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Sci Total Environ. 2017 Dec 15;605-606:755-763. doi: 10.1016/j.scitotenv.2017.06.249. Epub 2017 Jul 2.

Biodegradable plastic bags on the seafloor: A future threat for seagrass meadows?

Author information

1
Department of Biology, University of Pisa, Via Derna 1, 56126 Pisa, Italy. Electronic address: elena.balestri@unipi.it.
2
Department of Biology, University of Pisa, Via Derna 1, 56126 Pisa, Italy.
3
Department of Biology, University of Pisa, Via Derna 1, 56126 Pisa, Italy. Electronic address: fvallerini@tiscali.it.
4
Department of Biology, University of Pisa, Via Derna 1, 56126 Pisa, Italy. Electronic address: claudio.lardicci@unipi.it.

Abstract

Marine plastic litter is a global concern. Carrier bags manufactured from non-biodegradable polymers constitute a large component of this litter. Because of their adverse impact on marine life, non-biodegradable bags have recently been replaced by biodegradable ones. However, growing evidence shows that these latter are not readily degradable in marine sediments and can alter benthic assemblages. The potential impact of biodegradable bags on seagrasses inhabiting sandy bottoms, which are the most widespread and productive ecosystems of the coastal zones, has been ignored. Mesocosm experiments were conducted to assess the effect of a commercialized biodegradable bag on a common seagrass species of the Mediterranean, Cymodocea nodosa, both at the level of individual plant (clonal growth) and of plant community (plant-plant relationships), under three culture regimes (plant alone, in combination with a neighbour of the same species or of the co-existing seagrass Zostera noltei) simulating different natural conditions (bare substrate, monospecific meadows or mixed meadows). The bag behaviour in marine sediment and sediment physical/chemical variables were also examined. After six months of sediment exposure, the bag retained considerable mass (85% initial weight) and reduced sediment pore-water oxygen concentration and pH. In the presence of bag, C. nodosa root spread and vegetative recruitment increased compared to controls, both intra- and interspecific interactions shifted from neutral to competitive, and the growth form changed from guerrilla (loosely arranged group of widely spaced ramets) to phalanx form (compact structure of closed spaced ramets) but only with Z. noltei. These findings suggest that biodegradable bags altering sediment geochemistry could promote the spatial segregation of seagrass clones and influence species coexistence.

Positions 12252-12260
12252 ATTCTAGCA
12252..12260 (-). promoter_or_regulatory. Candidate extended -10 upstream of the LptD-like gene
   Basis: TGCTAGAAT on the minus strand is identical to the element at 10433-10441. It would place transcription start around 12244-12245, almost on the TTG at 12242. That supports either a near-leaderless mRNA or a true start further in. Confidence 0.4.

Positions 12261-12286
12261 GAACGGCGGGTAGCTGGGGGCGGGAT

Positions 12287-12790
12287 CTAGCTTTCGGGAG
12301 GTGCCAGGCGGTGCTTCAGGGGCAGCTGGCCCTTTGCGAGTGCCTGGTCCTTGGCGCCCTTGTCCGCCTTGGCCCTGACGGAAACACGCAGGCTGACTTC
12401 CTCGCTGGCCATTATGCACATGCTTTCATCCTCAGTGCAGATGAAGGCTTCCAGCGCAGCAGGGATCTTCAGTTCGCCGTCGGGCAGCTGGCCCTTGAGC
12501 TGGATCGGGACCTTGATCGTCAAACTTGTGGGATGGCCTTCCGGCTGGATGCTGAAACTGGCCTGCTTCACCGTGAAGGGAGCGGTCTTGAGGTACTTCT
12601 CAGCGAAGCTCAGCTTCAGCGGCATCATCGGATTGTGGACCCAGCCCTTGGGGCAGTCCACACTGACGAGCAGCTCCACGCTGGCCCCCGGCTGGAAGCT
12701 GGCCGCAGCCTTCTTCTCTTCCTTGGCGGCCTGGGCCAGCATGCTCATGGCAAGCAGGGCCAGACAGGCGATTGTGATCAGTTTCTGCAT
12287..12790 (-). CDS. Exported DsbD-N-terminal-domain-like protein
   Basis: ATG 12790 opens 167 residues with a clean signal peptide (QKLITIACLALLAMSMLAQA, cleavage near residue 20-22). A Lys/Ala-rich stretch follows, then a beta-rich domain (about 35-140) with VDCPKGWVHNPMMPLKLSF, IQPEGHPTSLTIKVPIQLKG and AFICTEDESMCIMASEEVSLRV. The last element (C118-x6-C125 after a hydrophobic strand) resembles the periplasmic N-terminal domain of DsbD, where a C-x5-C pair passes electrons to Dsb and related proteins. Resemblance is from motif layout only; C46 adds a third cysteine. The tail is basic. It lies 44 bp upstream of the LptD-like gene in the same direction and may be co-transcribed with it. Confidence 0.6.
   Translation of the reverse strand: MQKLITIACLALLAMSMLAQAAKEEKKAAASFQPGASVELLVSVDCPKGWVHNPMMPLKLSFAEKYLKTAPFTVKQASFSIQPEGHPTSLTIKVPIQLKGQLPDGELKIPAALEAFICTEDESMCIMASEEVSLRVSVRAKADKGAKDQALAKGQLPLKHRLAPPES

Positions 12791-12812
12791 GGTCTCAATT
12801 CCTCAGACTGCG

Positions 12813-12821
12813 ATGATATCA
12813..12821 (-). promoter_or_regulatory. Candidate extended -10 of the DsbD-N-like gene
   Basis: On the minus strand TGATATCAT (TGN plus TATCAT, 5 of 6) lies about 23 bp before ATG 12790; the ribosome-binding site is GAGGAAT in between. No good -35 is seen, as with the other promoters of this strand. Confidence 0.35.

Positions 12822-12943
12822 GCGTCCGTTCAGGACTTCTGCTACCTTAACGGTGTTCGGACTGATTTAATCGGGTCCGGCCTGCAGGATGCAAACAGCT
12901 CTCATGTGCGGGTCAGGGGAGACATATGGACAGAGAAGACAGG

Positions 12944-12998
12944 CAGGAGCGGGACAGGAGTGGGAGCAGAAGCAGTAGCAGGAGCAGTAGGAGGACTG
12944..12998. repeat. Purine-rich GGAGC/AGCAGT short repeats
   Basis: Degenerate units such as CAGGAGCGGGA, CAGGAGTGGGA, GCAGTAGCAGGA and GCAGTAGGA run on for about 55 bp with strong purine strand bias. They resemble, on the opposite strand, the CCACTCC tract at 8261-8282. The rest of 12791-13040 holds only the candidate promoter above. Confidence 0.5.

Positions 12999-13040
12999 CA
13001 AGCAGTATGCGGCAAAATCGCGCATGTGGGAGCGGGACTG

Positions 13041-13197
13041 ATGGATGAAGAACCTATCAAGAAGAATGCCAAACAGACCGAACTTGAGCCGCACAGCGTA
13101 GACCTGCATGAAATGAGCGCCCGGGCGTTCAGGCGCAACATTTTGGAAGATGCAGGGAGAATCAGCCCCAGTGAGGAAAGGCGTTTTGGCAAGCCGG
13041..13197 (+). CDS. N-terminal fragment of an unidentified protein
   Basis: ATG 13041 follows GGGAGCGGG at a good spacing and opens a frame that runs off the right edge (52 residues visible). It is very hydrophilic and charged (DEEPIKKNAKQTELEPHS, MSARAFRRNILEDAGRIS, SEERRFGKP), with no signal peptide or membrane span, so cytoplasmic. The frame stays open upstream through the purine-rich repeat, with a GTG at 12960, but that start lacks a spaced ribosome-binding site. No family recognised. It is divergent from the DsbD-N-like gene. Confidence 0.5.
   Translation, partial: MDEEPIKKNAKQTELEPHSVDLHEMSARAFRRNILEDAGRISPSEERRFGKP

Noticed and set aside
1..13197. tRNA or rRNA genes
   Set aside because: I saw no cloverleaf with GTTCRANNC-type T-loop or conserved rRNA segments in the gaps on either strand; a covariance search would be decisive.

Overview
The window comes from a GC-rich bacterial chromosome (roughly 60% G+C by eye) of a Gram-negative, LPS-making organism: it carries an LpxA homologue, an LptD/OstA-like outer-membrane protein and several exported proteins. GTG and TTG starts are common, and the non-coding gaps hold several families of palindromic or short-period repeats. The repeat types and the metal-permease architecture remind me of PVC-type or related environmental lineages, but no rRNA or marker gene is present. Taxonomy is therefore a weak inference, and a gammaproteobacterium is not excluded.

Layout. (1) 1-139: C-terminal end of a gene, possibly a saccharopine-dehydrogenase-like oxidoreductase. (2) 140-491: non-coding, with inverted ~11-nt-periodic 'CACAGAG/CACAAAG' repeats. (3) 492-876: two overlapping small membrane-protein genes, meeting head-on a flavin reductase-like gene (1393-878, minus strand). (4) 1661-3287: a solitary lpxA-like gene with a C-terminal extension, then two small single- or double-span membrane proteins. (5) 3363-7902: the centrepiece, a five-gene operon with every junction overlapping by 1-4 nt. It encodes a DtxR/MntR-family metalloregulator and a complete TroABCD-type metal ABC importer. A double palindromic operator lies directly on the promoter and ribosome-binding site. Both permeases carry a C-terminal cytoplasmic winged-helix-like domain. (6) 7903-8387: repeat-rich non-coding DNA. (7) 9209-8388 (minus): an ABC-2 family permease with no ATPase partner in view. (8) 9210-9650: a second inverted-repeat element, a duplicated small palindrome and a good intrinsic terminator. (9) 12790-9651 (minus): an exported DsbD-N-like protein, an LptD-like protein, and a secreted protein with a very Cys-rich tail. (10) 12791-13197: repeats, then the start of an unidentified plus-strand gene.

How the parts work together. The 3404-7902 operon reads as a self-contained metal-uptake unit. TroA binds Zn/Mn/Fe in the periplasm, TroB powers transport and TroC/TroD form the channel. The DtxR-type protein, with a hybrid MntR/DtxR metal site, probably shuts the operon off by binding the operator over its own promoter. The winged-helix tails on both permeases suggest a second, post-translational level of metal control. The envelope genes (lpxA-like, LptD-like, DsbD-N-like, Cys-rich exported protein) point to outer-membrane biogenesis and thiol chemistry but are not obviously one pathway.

KEYWORDS:

Biodegradable plastic; Marine environment; Plant interaction; Seagrasses; Sediments

PMID:
28679119
DOI:
10.1016/j.scitotenv.2017.06.249
[Indexed for MEDLINE]

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